Canada among ‘Philatelic Final Four’ in APS Stamp Madness contest

After a close battle with India in the second round of the 2017 Stamp Madness contest, Canada now faces the U.S. in its third matchup of the bracket-style tournament held by the American Philatelic Society (APS).

To cast your vote via Facebook, click here and “Like” the 1946 eight-cent Eastern Farm stamp (Scott #268) representing Canada. To vote via Twitter, “Like” the tweet below.

Canada’s competition this week is the U.S. 1964 World’s Fair stamp, which features artwork by architectural illustrator John Wenrich, who was involved with the New York fairs of 1939 and 1964.

The other third-round matchup is between Laos’ 1958 Elephant stamp and New Zealand’s 1946 Southern Alps and Chapel stamp.

Voting for the “philatelic final four” began yesterday and is open until midnight on April 5.

Organizers said the second round “saw a couple of upsets, including a result that was tied online and broken by in-house votes at the American Philatelic Center.”

Canada’s journey to the philatelic final four began with a first-round matchup against this stamp issued by Chad on Feb. 5, 1964.


One stamp will be crowned champion after four rounds of voting. The original 16 stamps represented four regions, including the Americas, Europe, the Pacific, and Afro-India. All stamps from the regions of Europe and Afro-India are now eliminated, and only stamps from the Americas and the Pacific remain.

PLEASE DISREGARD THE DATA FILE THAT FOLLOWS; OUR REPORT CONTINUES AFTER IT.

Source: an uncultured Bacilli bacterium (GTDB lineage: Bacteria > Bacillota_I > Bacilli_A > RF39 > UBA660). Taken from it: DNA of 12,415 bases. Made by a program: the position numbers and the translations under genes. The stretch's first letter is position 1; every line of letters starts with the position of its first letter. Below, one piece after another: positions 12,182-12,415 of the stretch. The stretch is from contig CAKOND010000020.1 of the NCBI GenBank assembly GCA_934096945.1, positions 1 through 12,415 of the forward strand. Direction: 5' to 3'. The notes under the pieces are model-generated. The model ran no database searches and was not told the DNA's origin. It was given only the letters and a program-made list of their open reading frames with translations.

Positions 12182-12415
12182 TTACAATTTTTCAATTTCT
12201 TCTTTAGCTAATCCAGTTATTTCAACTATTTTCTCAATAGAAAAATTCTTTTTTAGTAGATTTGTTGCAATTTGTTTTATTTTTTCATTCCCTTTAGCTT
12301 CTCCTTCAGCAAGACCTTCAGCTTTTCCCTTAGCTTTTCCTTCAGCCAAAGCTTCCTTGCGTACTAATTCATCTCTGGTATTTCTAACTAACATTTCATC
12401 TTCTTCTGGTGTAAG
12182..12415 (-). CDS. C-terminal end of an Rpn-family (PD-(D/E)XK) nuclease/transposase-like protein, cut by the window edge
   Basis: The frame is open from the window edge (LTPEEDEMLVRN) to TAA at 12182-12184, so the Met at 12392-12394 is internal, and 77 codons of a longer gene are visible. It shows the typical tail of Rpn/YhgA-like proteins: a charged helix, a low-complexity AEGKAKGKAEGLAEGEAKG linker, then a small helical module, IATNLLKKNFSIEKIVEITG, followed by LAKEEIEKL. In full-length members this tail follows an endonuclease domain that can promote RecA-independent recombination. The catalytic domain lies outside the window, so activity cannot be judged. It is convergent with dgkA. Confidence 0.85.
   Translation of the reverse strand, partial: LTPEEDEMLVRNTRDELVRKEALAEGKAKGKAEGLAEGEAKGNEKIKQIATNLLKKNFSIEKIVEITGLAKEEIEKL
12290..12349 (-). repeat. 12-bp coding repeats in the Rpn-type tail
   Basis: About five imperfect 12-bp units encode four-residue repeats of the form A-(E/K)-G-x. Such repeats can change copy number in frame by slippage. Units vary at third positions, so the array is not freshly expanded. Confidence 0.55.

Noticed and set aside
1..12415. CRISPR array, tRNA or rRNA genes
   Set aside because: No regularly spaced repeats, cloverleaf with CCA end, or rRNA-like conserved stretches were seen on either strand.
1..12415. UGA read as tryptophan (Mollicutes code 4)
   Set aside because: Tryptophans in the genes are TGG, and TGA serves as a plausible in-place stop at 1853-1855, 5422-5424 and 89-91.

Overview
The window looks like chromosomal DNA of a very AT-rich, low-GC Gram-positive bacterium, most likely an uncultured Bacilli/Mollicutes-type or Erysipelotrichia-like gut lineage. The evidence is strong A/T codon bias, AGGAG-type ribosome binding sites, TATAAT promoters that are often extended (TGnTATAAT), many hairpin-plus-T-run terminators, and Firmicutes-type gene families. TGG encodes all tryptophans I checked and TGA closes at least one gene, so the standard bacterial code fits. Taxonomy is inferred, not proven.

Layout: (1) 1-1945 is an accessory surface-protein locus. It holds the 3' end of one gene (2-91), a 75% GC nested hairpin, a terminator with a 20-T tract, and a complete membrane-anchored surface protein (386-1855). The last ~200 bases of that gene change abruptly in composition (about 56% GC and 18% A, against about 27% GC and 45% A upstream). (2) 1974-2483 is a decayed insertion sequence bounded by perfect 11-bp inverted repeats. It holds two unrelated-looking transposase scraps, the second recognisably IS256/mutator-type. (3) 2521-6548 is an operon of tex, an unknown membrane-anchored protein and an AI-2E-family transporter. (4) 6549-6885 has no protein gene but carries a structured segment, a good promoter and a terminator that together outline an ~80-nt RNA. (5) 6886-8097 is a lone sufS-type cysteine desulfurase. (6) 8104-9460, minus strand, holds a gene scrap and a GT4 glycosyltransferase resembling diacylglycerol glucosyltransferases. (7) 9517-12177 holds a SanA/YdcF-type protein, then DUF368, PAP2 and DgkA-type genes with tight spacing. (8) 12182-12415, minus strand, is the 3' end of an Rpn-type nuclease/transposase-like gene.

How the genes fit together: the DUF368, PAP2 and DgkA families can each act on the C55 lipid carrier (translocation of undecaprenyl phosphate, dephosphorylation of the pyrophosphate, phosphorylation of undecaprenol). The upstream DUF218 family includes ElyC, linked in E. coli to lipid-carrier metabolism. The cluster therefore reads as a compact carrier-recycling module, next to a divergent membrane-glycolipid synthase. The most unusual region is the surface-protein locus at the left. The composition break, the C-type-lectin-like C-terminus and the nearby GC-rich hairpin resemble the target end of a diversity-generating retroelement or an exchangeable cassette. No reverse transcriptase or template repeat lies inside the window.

In the previous round, Canada’s 1946 Eastern Farm stamp defeated India’s 1949 Taj Mahal stamp; and in the opening round, the Eastern Farm stamp topped Chad’s 1964 Potter stamp.


According to the APS, some guidelines were used in choosing the original 16 stamps for the contest.

These guidelines include:

• featuring only standard postage stamps (no airmail, express mail, revenue stamps, etc.);
• using no specific images of individuals (kings, queens, scientists, musicians, etc.);
• avoiding the use of “masterwork” paintings and photos (although statuary and buildings were allowed);
• attempting to capture diverse designs, colours, topics, and countries (although only independent countries, no colonies, were allowed);
• using only common stamps and no rarities; and
• using stamps from after the Second World War through 1970.

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